Weiss says dugout tension is no big deal

Rockies manager has no issue with Arenado's outburst

Weiss says dugout tension is no big deal

SAN DIEGO -- Rockies manager Walt Weiss counted star third baseman Nolan Arenado's dugout blowout during Friday night's game as a common occurrence in a sport where competitive people are in a high-intensity environment daily.

Television cameras caught Arenado yelling during the changeover after the bottom of the first inning of Friday's 4-0 loss to the Padres -- after Matt Kemp had given the opposition a three-run homer off pitcher Chris Rusin.

The incident came during the Rockies' 12th loss in the last 16 games, which dropped them to 24-30. But Weiss said he has seen and played on teams that won or competed for World Series titles and had blowups. They didn't happen publicly, and some were far more spectacular.

"It doesn't happen often, but it does happen occasionally, probably even moreso when I played," said Weiss, who played on the Athletics' 1989 World Series winner and made plenty of other playoff trips with the A's and Braves. "I remember several times where there would be altercations on the plane or on the bus, and you'd have to get in between guys.

"Our sport is different than any other sport. We play every day. We're together every day. You count Spring Training it's virtually every single day for eight months. Those things happen. Emotions are a big part of being an athlete. Sometimes as a competitive athlete you want your space or there's tension at times. It's not that big a deal."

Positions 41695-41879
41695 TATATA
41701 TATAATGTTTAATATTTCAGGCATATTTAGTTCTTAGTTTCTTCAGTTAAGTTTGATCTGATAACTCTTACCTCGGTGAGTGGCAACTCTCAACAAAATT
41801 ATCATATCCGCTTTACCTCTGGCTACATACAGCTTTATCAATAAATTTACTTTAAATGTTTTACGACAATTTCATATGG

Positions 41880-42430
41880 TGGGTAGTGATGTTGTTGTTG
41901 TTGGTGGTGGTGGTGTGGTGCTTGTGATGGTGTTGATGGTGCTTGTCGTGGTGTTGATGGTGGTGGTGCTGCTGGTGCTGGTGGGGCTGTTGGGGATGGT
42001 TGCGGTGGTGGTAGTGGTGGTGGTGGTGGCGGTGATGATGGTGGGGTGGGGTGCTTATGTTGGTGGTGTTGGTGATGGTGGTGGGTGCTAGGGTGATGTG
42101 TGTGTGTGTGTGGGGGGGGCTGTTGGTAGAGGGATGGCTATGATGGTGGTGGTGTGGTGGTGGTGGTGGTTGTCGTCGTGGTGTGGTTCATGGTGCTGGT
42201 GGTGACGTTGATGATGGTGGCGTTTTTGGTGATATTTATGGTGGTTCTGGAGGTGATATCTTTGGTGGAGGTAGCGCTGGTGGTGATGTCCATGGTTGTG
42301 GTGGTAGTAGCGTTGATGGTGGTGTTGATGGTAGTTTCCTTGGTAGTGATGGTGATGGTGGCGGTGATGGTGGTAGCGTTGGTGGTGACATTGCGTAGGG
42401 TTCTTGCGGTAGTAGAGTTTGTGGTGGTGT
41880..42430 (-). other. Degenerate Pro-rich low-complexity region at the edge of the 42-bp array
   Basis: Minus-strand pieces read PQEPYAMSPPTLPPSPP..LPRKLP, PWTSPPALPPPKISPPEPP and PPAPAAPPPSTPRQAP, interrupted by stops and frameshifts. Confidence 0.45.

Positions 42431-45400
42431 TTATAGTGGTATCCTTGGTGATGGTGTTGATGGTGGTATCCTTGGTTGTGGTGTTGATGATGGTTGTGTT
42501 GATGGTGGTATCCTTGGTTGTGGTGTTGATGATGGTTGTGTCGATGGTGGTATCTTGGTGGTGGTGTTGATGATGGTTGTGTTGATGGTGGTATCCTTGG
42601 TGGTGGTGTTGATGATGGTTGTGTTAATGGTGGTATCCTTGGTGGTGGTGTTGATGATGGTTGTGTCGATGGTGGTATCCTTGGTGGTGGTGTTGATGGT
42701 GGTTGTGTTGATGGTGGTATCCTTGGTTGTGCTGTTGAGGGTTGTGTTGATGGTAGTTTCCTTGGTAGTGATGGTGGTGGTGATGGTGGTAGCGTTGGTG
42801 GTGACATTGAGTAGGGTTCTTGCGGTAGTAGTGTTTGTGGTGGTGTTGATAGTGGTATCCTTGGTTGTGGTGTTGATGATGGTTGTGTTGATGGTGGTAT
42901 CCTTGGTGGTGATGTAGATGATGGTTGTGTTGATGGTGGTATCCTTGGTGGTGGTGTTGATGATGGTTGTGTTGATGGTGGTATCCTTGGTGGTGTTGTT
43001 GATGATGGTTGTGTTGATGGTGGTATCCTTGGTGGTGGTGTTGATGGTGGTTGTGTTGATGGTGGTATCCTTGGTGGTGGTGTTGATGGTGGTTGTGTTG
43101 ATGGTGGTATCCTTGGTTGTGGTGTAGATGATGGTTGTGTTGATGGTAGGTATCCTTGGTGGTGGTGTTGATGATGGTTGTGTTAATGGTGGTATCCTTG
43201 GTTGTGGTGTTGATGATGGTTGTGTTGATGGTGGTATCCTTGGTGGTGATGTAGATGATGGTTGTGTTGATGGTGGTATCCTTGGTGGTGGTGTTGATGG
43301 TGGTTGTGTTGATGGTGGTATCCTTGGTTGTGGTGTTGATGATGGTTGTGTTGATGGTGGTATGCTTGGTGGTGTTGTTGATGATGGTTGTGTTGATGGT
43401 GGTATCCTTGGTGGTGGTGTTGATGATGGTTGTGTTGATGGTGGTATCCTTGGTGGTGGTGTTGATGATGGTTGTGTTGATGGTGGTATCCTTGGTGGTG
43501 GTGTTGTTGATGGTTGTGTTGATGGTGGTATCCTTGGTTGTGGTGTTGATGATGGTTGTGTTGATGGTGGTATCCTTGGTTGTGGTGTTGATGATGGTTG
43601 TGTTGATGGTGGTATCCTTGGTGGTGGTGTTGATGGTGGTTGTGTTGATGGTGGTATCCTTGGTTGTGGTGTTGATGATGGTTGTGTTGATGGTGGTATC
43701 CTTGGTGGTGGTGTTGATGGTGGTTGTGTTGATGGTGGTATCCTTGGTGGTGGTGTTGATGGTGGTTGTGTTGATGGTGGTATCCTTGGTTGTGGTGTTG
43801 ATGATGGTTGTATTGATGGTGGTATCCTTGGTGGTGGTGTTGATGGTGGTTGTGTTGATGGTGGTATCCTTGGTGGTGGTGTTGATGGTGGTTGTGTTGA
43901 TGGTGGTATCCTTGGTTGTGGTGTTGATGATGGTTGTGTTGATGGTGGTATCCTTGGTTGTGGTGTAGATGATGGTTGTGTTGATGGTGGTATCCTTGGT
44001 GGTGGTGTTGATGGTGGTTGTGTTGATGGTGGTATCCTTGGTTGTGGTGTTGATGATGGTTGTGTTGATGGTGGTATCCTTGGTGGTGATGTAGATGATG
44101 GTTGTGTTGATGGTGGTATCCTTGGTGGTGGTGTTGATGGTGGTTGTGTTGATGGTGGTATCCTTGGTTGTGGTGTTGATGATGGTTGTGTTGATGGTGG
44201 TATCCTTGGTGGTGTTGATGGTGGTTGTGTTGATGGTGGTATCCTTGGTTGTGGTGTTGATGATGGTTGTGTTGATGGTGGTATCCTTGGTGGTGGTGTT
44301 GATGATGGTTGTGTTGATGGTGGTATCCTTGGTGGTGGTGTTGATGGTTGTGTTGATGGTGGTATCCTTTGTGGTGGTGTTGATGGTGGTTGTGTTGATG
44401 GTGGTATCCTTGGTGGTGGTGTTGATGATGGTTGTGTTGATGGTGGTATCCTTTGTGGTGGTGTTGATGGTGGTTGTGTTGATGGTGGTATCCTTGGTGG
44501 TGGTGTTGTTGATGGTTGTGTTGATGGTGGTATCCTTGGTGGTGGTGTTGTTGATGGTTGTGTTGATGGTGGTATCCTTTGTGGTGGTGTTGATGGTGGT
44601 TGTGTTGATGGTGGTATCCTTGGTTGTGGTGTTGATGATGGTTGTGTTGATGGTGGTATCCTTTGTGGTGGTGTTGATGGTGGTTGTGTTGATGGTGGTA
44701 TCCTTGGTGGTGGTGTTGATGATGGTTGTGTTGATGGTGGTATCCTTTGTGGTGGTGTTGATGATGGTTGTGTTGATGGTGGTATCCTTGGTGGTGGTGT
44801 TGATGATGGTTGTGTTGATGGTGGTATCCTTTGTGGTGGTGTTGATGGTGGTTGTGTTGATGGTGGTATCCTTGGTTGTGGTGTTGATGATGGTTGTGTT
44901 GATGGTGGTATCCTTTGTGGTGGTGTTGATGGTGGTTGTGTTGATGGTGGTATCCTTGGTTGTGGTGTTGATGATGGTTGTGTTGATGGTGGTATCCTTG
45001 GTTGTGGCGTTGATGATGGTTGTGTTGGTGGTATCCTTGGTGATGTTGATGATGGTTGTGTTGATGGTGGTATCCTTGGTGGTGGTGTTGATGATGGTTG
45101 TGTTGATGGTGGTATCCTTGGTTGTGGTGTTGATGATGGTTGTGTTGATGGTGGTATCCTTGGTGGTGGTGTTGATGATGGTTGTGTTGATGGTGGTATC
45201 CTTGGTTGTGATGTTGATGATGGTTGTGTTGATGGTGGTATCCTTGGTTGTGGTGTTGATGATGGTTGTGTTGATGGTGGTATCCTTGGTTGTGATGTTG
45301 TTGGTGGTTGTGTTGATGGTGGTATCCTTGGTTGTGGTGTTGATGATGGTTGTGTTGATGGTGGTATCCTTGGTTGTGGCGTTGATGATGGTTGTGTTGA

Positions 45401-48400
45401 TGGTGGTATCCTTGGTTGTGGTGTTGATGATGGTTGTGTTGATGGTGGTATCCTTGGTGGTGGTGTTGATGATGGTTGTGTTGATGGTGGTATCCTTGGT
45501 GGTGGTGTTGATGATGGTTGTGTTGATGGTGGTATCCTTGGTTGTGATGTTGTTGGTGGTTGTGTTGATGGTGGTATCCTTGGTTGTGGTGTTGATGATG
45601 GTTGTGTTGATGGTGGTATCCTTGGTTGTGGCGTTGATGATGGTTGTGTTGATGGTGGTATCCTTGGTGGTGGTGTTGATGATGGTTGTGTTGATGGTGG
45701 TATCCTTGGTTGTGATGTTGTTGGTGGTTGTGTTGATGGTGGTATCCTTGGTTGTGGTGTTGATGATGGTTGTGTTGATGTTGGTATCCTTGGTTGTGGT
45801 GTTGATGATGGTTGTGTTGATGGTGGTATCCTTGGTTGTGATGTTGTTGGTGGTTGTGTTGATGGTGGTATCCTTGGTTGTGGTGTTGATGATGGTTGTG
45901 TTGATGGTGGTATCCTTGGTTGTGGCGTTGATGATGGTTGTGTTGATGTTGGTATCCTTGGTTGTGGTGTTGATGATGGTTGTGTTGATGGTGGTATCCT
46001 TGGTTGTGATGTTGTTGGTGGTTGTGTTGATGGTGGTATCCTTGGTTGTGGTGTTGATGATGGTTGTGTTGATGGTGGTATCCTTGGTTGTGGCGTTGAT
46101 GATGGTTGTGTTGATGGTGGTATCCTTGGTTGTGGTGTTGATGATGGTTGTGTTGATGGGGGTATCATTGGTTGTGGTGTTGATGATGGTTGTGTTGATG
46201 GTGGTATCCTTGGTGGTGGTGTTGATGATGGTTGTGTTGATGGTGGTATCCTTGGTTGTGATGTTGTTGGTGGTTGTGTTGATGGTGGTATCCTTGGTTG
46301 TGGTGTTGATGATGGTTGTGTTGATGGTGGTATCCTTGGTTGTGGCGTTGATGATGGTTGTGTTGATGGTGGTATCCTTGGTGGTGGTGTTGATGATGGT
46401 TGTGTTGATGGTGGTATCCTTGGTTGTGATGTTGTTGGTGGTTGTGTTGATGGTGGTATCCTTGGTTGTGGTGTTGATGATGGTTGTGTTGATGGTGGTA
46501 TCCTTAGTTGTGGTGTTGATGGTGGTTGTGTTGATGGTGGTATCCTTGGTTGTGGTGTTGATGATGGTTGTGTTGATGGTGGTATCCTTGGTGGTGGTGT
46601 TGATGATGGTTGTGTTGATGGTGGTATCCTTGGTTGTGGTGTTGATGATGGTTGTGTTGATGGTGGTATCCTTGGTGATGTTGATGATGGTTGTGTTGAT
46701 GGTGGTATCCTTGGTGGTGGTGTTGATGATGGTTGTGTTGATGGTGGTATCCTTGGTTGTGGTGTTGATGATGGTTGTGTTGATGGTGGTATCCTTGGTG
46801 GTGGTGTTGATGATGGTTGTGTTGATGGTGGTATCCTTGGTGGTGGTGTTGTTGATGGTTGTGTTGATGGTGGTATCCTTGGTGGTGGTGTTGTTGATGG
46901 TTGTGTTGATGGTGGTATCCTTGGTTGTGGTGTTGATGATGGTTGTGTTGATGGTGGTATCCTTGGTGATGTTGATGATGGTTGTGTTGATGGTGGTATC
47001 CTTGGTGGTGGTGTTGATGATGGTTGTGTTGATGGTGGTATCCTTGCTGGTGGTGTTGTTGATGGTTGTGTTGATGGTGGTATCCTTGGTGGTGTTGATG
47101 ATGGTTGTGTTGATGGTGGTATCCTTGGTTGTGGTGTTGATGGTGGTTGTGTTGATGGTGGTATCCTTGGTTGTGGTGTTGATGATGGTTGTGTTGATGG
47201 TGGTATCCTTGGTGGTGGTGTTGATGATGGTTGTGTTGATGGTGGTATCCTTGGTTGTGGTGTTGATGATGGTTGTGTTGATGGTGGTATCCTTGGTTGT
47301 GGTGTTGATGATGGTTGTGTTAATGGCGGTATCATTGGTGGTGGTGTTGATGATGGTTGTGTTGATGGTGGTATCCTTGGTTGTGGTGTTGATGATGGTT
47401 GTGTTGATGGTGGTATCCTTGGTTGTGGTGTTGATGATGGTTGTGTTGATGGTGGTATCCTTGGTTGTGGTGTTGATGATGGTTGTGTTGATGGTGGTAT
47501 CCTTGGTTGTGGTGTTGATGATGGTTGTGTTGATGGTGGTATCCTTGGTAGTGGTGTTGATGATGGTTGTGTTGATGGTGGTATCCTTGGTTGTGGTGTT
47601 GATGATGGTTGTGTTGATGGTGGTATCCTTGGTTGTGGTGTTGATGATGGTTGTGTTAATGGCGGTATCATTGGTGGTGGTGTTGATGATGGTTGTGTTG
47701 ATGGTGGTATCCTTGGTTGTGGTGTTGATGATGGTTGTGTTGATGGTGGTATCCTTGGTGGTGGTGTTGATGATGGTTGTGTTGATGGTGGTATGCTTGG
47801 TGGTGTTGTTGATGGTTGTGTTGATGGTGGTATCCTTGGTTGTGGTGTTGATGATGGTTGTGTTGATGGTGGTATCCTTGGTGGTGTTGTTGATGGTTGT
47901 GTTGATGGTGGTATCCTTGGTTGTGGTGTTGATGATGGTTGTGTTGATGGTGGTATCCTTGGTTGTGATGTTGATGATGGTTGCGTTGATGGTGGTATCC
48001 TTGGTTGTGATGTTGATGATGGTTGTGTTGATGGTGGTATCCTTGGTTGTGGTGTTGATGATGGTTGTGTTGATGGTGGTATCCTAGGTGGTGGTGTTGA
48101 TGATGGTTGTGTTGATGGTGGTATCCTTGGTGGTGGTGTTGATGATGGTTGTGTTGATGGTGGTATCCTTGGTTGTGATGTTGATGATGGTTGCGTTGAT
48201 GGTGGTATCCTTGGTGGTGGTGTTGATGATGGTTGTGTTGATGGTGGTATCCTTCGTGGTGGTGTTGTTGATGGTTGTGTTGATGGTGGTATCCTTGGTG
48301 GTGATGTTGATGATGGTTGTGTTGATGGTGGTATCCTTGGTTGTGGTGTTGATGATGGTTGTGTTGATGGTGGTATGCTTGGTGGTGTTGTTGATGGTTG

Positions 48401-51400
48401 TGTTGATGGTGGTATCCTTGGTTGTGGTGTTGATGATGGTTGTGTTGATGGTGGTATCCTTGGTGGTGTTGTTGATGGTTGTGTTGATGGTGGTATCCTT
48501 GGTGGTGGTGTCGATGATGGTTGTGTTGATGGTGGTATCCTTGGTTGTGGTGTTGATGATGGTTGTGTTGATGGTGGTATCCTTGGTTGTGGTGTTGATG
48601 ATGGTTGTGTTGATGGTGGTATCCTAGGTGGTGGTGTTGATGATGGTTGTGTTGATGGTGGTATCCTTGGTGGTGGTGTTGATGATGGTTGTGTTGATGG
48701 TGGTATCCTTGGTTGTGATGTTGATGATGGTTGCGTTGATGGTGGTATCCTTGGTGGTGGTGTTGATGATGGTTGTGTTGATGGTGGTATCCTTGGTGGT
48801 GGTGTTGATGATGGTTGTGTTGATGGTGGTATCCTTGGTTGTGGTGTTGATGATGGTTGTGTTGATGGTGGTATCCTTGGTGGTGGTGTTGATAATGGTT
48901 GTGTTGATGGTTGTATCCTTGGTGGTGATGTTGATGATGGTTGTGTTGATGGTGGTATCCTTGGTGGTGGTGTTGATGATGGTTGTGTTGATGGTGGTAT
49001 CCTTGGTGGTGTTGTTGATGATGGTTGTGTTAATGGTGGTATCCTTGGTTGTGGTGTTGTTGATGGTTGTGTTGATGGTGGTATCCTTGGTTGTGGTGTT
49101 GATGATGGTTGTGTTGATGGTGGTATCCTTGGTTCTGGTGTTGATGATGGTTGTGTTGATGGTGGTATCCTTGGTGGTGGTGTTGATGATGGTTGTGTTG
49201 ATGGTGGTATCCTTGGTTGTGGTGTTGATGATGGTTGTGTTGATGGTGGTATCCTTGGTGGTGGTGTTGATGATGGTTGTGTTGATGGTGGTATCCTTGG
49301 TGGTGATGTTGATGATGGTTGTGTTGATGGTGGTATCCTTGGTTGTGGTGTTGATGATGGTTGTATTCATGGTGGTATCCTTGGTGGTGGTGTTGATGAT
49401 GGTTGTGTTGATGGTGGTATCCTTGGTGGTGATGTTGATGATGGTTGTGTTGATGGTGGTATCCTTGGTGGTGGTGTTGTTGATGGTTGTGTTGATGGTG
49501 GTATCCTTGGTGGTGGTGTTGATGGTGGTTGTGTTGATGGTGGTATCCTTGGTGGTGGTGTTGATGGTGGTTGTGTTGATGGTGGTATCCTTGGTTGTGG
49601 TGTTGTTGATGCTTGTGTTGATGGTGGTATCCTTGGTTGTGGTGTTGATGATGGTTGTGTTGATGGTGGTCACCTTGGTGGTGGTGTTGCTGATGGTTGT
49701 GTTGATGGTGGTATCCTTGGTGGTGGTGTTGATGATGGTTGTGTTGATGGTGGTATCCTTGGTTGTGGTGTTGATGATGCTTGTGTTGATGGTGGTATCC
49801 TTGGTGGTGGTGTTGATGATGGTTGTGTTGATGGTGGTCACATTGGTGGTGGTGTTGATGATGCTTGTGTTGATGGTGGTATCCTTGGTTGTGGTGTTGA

Weiss said he was unaware Arenado's outburst -- with catcher Nick Hundley, Weiss and third-base coach Stu Cole stepping in front of him -- was on television until after the game. Arenado noted after the game that it would have been better to express himself that way in the tunnel beneath the dugout. Weiss agreed, and noted that he felt Arenado was not trying to embarrass any single person.

"We know Nolan, the people that are around him every day," Weiss said. "He's very intense, wants to win badly. It's not uncommon to see stuff like that.

"I think he felt bad about it. He didn't want to disrespect any one person or a coach, so he made sure after the fact that he cleared the air there. But I don't have an issue with guys showing that type of emotion."

Worth noting

• Lefty Boone Logan (left shoulder inflammation), who hopes to return Monday against the Dodgers, was scheduled to pitch for Triple-A Albuquerque on Saturday during a brief injury rehab assignment.

• Right-hander Christian Bergman (left oblique strain) is at the club's training center in Scottsdale continuing rehab and strengthening. The plan is for him to begin throwing by midweek.

• Shortstop Jose Reyes went 1-for-3, with the hit being a home run, Friday in the second game of his rehab assignment at Albuquerque. Reyes, who was suspended through May 31 because of an offseason domestic violence case and is on the restricted list, is scheduled for a rehab assignment of not more than 14 days.

Thomas Harding has covered the Rockies since 2000, and for MLB.com since 2002. Follow him on Twitter @harding_at_mlb, listen to podcasts and like his Facebook page. This story was not subject to the approval of Major League Baseball or its clubs.